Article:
The cost of the death penalty in California has been the following: Pretrial and trial costs, summed, are 1.94 billion dollars, Automatic Appeals and State Habeas Corpus Petition, 0.925 billion dollars, Federal Habeas Corpus Appeals, 0.775 billion dollars, and last but most certainly not least, cost of incarceration, or 1 billion dollars. This costs about 170 million dollars more than life in prison. This can easily be fixed to be cheaper and plus efficiency. You can cut costs dramatically with propositions 4 and 3, by putting fewer people there to begin with, and faster trials (caused of course by scientific or video evidence needed). That is the economical portion of this case.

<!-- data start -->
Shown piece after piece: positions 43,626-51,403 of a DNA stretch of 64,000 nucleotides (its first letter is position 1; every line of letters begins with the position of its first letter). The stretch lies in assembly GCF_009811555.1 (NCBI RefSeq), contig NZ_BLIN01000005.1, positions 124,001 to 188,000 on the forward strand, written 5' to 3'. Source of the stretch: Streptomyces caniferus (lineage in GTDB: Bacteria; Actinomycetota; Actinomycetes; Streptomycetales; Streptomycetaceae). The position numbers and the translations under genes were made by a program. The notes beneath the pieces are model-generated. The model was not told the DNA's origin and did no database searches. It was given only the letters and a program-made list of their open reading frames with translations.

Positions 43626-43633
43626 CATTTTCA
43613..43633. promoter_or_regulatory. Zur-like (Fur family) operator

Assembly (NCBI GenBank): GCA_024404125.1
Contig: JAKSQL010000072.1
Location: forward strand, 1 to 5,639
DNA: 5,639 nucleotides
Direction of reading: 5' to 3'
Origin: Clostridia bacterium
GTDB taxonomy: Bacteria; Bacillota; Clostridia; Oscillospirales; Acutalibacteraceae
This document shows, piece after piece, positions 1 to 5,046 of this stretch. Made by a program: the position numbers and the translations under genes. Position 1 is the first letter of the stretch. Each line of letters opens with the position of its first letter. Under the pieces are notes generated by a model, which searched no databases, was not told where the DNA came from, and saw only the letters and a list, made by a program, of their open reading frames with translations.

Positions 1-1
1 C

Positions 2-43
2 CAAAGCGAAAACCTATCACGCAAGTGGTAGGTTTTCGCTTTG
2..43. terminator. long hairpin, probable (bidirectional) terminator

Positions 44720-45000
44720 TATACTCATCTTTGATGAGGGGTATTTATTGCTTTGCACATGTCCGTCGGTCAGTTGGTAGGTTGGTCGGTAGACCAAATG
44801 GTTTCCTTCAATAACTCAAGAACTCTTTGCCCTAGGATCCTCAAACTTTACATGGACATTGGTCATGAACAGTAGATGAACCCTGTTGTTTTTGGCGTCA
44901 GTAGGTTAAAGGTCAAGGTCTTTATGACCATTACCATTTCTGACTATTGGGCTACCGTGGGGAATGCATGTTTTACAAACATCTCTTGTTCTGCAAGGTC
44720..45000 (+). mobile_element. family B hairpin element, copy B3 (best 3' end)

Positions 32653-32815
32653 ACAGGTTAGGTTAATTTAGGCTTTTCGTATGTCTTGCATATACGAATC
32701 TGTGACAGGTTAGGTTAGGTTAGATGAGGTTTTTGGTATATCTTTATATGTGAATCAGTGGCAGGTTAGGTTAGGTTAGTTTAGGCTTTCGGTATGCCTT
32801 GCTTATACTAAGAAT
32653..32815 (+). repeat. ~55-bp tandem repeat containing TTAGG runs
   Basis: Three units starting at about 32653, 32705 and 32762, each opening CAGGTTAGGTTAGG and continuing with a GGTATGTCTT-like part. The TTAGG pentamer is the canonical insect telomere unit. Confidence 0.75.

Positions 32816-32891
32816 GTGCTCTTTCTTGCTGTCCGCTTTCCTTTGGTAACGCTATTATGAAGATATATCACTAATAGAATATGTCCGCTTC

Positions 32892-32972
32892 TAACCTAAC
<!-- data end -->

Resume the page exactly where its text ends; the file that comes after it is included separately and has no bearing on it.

The death penalty is purely human. If you were to have your family killed by a man, would you want to see that man in prison for life, where he would receive free medical care, longer life than your family in general, access to the ability to experience (sunlight, taste, well-rested day, feeling in general), or for the person to be properly taken action upon, as you would feel best fit naturally, as a dead man? This is the reason for wars. To kill and avenge those who are dead and cannot fend for themselves. This is not a violation of human rights. This is the vengeance for human rights succeeded by this criminal of whom my opponent argues do not deserve death. The human right found in the UN Universal Declaration of Human Rights Article 3, as it states "Everyone has the right to life, liberty and security of person". This right has allegedly been refused by the alleged criminal.